Seven diet mistakes sabotaging your weight loss

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Biggest Mistakes Women Make When Dieting

Want to lose weight? Here's what not to do.

You've taken the first step: vowing to eat well, starting now. Many dieters are so determined to finally lose that weight that the pounds will indeed start to whittle away. The problem, though, is that many haven't learned from their mistakes – and within a month or so, they've returned to their poor eating habits. Here are seven of the most common dieting mistakes:

1. Not eating enough protein with breakfast.
A person decides to eat healthy and chooses a bowl of cereal with non-fat milk and a banana; one hour later, he or she starts complaining of hunger. People who make this mistake are definitely moving in the right direction, but if they are truly watching their serving sizes, the 8 grams of protein from the milk is most likely not going to keep them full until lunchtime. Consequently, they wind up over-snacking until then or eating a lunch that's too big. Adding a healthy fat to the cereal mix, like slivered almonds, or having a little extra protein – like a hard-boiled egg – can make a big difference in their satiety level.

2. Having a snack.
This is a tricky one. Most nutritionists recommend a mid-morning snack if it's going to be more than four hours between breakfast and lunch. But often, people misjudge the size of their snack and create another actual meal. A 1-ounce serving of almonds is not the same as a 2-ounce serving. Remember, a snack is a mini-meal, and it ought to be less than 200 calories. Plus, it should contain protein, healthy fat or both, or you will most likely be hungry one hour later. In other words, don't just grab a piece of fruit. And guess what? If you aren't really hungry, there's probably no need for a snack at all.

3. Not counting the calories from alcohol.
You would think this would be a no-brainer, but too many people sabotage their weight-loss efforts by their cocktail consumption. Cocktails don't need to be flat-out avoided, but you can't drink like a fish on the weekends and reach your weight-loss goals – no matter how well you eat during the week. And watch the size of your weekday pour – a 6-ounce glass of wine doesn't have the same calories as a 12-ounce glass.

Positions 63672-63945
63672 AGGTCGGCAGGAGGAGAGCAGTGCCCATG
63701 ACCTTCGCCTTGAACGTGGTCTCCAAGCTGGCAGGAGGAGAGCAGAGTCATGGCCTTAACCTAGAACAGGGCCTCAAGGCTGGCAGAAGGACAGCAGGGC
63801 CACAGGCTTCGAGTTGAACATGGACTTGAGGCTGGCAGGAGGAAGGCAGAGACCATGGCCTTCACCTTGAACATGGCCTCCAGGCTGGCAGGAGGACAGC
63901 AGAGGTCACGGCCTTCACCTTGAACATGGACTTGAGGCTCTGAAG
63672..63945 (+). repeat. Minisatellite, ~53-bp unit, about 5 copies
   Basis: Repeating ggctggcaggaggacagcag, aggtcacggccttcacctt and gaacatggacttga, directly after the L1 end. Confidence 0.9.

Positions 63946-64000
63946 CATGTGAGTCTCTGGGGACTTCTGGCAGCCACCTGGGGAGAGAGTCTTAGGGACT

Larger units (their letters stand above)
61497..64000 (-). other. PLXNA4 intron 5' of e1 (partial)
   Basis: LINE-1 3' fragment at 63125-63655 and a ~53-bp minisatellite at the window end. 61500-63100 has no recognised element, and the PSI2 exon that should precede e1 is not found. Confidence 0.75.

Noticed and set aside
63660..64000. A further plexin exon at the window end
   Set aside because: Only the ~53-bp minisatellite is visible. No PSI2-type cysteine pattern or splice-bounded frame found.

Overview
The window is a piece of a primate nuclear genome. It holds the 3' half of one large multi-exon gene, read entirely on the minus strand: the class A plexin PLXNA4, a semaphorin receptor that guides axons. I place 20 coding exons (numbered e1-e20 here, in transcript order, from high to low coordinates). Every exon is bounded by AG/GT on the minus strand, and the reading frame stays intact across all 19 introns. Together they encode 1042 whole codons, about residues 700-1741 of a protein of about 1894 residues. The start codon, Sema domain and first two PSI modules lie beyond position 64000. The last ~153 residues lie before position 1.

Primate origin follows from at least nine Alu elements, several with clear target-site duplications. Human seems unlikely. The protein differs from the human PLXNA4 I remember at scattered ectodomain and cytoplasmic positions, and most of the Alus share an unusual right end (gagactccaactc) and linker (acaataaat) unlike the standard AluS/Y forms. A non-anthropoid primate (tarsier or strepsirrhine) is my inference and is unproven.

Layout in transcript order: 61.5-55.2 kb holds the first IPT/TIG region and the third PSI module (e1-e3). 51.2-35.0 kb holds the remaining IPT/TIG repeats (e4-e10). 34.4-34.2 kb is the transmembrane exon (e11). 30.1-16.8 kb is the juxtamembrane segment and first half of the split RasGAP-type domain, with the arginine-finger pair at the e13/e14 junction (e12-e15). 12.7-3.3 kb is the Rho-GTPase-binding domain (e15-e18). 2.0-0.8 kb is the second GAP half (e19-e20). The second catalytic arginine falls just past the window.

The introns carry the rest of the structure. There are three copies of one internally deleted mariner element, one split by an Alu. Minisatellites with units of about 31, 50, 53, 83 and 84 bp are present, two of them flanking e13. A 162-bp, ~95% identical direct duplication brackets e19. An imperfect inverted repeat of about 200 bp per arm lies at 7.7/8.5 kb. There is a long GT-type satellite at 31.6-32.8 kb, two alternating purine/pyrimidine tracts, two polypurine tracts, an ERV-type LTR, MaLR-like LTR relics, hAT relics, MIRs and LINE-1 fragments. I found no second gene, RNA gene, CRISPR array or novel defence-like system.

4. Eating a salad for lunch.
Dieters often boast they're eating salads for lunch, as if they think they're following the No. 1 weight-loss guideline. Here's the thing: Some salads are healthy, and some are not so healthy. If you're piling your salad with everything but the kitchen sink, it's closer to the latter. Croutons, bacon bits, lots of cheese and a creamy dressing can be just the tip of a diet disaster. Too much chicken, too much avocado and too much olive oil can push it over the edge. So just because you're eating all those healthy greens, you need to make sure all the other ingredients follow suit.

5. Leaving the carb off the dinner plate.
This is a really popular mistake. Believe it or not, you can lose weight and enjoy carbs with dinner – too many people think more protein on the plate is far better than adding a carb; when you do the math, however, it doesn't usually work out in the protein's favor. For example, a plain 8-ounce chicken breast is around 375 calories, but if you were to eat a 4-ounce serving and add a half cup of brown rice, you would save about 78 calories. A small baked potato (topped with salsa) can save you 105 calories, if you stick with a 4-ounce serving of broiled salmon versus an 8-ounce. And besides saving calories, you'll be getting fiber, which overall may help with weight loss.

6. Avoiding your 'bad' foods.